A New Take On Overtorque In Speed Reducers
In the field of robotic mechanical engineering, the selection of a drive can profoundly influence the system’s performance, efficiency, and longevity. The transmission system plays a pivotal role in ensuring smooth and efficient operations. Starting, nominal, peak, and maximum torque are fundamental concepts that engineers must understand. Here is a simplified explanation for each term:
- Starting torque is the force necessary to put the output in motion from a standstill.
- Nominal (aka continuous rated/ average/ mean) torque is the mean torque exerted by the drive during its operation at the specified nominal speed.
- Peak (aka acceleration/ braking) torque is the force that can be generated for only a short period of time, usually for acceleration or deceleration or to overcome excessive friction.
- Maximum torque is the force above which the drive will endure critical failure.
Overtorquing (also called overload or shock load) is a critical issue that engineers must grapple with, as it can lead to severe damage to the transmission system and disrupt the overall functioning of the robot. This article delves into the concept of overloading, its implications on different types of drives, and how the innovative Archimedes Drive from IMSystems offers a robust solution to this problem.
Overtorque refers to the condition where the applied torque exceeds the designed limit of the transmission system. This can occur due to sudden load changes, start-up or shutdown operations, extreme wear of mechanical parts, or mechanical errors. Overtorquing is a significant concern as it can lead to catastrophic failures, such as tooth breakage, which can result in costly repairs and downtime.
A study showed that in robot-automated production lines almost half of robot failures were due to positional error, and a quarter were caused by drive failures. On an industry scale that turns into huge amounts of resources being wasted.
General Consequences of Overtorque
Overtorquing can lead to excessive wear and tear in robots, especially the gearboxes of industrial robots, causing them to fail prematurely. This can result in significant downtime in production as the robot needs to be repaired or replaced. Accidental collisions with other robots, humans, or other objects, or unintended driving conditions can cause overtorque situations, which can affect the ability of the robot to function or affect their repeatability. This can have a considerable negative impact on productivity and maintenance costs. Here are some of the negative effects overtorquing poses on the lifetime of mechanic and mechatronic systems:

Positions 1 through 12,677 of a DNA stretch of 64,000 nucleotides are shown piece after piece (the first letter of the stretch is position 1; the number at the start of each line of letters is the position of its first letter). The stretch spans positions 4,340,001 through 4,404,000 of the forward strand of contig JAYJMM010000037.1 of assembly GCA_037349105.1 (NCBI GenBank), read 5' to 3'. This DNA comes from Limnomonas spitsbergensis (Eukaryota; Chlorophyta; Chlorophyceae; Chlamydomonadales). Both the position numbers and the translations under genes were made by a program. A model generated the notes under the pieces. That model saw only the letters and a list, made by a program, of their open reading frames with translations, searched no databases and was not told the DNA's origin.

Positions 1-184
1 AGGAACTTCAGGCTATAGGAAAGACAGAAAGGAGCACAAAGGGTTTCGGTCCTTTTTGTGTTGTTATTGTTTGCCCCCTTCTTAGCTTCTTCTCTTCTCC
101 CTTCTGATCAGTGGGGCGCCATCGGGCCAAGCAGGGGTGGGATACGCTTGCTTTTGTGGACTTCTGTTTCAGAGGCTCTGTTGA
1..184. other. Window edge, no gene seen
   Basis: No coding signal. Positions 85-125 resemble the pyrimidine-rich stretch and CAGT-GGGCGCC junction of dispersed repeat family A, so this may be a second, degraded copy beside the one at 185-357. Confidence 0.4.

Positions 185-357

- Component Damage: Excessive stress on the mechanical components leads to premature wear and tear, deformation, or even complete failure.
- System Overheating: Overtorque often results in increased heat generation. If the system is not designed to handle this excess heat, it can lead to overheating, which can damage electronic components and reduce the lifespan of the system.
- Decreased Performance: Overtorque can cause the system to operate outside of its optimal range, leading to decreased performance. This can manifest as slower response times, reduced accuracy, or lower output quality.
- Increased Energy Consumption: When a system is overtorqued, it often requires more energy to perform the same tasks, leading to increased energy consumption and higher operating costs.
- Safety Risks: In extreme cases, overtorquing can lead to catastrophic system failure, which can pose safety risks, especially in systems that interact directly with people or operate in hazardous environments.
- System Instability: Overtorquing can cause instability in the system, leading to unpredictable or erratic behavior, which can be difficult to diagnose and correct.
Overtorque in Traditional Gearboxes
Strain Wave Gears
Strain wave gears offer high gear ratios, compact size, and excellent positional accuracy. However, they can suffer from backlash and wear over time, leading to decreased performance. When overloaded, they can suffer from excessive wear and tear, increased heat generation and vibrations, reduced efficiency, and a shortened lifespan.
Precision Planetary Drives
Precision planetary drives are known for their high-power density, dynamics, and precision. They offer low backlash, high torsional rigidity, and high efficiency. However, their performance can be affected by high torque loads, leading to potential damage or failure. Overloading can cause damage to the gear teeth such as cracking or breaking, increased heat generation, and reduced efficiency.
Cycloidal drives offer high speed reduction ratios and high torque capacity in compact sizes. They are efficient and can feature minimal backlash. However, they can generate vibrations if not balanced properly, leading to increased wear on the exterior teeth of the cycloidal disk and the component bearings. Overtorquing scenarios can lead to damage of the components, increased heat and imprecisions, reduced efficiency, and a shorter lifespan.
How to Prevent Overtorque Damage?
Several methods can be employed to prevent critical damage, such as using torque limiters, installing overload clutches, or implementing electronic control systems. However, each of these methods has its drawbacks. Torque limiters and overload clutches can be expensive and require regular maintenance, while electronic control systems may not respond quickly enough to prevent damage in sudden overtorque situations.